I was in the stairwell close to the 5th floor of the nursing home where my grandmother resides when the phone rang. I paused, startled by the ring, and trying to suppress my slightly out of shape panting before I … Continue reading
So many things in life make no sense at all. I don’t need to fill in those blanks for you. No doubt you have a bunch of your own things in mind.
The illogical is part of our existence here. What we do with it is what defines us.
Meghan’s right foot stopped growing a few years ago. I didn’t notice for a little while. She was already wearing a size 9 in the 5th grade.
She had had 5 surgeries to embolize an AVM (arteriovenous malformation) in her right knee. At some point they theorize that by slowing the blood flow to the AVM, the blood flow to her lower leg and foot also slowed, stunting its growth.
Now, on the surface that may not sound like a big deal, and I guess for a while it wasn’t. Most people have feet that are slightly different sizes, many a half-size off. Most people are still able to fit them into one pair of shoes.
But the left foot kept growing. Right now it’s stalled at a 10. We can’t be sure it it’s done.
The ramifications of this began to have far-reaching effects. The different foot size adjusted her entire stride. The smaller foot is weaker, and naturally over pronates. There began to be back and shoulder pain…
There was one more knee surgery last May – to clean out some residual blood and quarterize a few spots in the knee-joint. That proved to make the knee even a little weaker.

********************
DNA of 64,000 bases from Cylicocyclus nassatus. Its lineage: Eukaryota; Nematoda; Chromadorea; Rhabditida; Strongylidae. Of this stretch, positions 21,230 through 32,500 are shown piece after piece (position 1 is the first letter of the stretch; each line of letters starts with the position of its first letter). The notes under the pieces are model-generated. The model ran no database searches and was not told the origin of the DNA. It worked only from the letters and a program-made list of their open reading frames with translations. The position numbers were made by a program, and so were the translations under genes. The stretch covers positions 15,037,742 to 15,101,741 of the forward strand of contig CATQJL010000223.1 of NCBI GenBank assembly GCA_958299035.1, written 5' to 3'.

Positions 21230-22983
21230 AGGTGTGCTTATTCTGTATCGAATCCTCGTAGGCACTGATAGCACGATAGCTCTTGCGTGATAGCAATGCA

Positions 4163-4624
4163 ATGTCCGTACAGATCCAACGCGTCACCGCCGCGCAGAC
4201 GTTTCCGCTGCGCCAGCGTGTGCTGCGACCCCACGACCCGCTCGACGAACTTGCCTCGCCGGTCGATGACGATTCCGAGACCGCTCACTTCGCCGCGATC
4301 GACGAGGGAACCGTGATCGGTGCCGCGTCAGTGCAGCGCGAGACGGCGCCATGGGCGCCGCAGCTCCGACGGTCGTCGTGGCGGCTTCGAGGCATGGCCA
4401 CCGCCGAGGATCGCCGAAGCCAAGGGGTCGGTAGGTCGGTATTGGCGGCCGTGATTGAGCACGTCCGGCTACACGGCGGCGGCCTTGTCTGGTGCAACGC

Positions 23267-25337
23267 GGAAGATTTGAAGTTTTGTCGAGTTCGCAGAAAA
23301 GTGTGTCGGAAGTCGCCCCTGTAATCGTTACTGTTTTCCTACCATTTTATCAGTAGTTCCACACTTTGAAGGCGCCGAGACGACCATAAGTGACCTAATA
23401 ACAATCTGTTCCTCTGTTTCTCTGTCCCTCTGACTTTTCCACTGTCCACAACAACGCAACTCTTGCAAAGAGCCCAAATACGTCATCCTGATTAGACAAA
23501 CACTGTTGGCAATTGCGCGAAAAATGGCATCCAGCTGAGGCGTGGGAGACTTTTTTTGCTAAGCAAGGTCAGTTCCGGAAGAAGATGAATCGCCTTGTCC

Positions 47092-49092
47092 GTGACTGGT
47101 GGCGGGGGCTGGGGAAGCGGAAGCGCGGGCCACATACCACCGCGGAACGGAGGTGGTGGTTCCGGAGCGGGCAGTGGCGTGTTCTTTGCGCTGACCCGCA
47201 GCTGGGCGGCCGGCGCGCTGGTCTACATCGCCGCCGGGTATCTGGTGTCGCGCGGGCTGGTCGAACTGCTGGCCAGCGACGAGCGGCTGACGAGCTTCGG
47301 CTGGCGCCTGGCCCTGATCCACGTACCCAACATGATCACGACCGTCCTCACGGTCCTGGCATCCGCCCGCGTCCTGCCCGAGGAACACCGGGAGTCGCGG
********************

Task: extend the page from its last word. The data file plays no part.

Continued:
There came a point where each foot needed its own pair of shoes.
Keeping her in a pair too big would compromise the weaker AVM leg. Putting her in a pair that was too small was just impractical. So we began to buy shoes in a 9 AND a 10.
Now we consider ourselves fortunate to be able to buy two pairs of shoes at a clip. We have only one child, and I find good shoes to be a wise financial investment. Buying the two pairs is never what bothered me.
My trouble came with what to do with the other shoe.
I threw some away, but that didn’t feel right.
People, not thinking it through, directed me to odd shoe websites. But, the odds of me finding a perfect match were slim to none. It didn’t make sense for us.
So, the shoes began to stack up in the basement.
Some internet searching brought me to National Odd Shoe Exchange (N.O.S.E,) And a million bells and whistles went off. Here was a real, 501c3 charity that accepts “in kind,” or actual SINGLE SHOE donations. They pair them with actual people. They work with amputees. They work with real people, registered in their database, and they send them shoes! History of NOSE
And, since they are a registered 501c3, our donation, as well as any postage, are fully tax- deductible. An added, unexpected bonus.
So, today I mailed a box to Arizona.
In it were three “pairs” of shoes. 10s for the right, 9s for the left, just the opposite of my girl.
And somebody, somewhere, or maybe even several “somebodies” will benefit from Meghan’s adversity.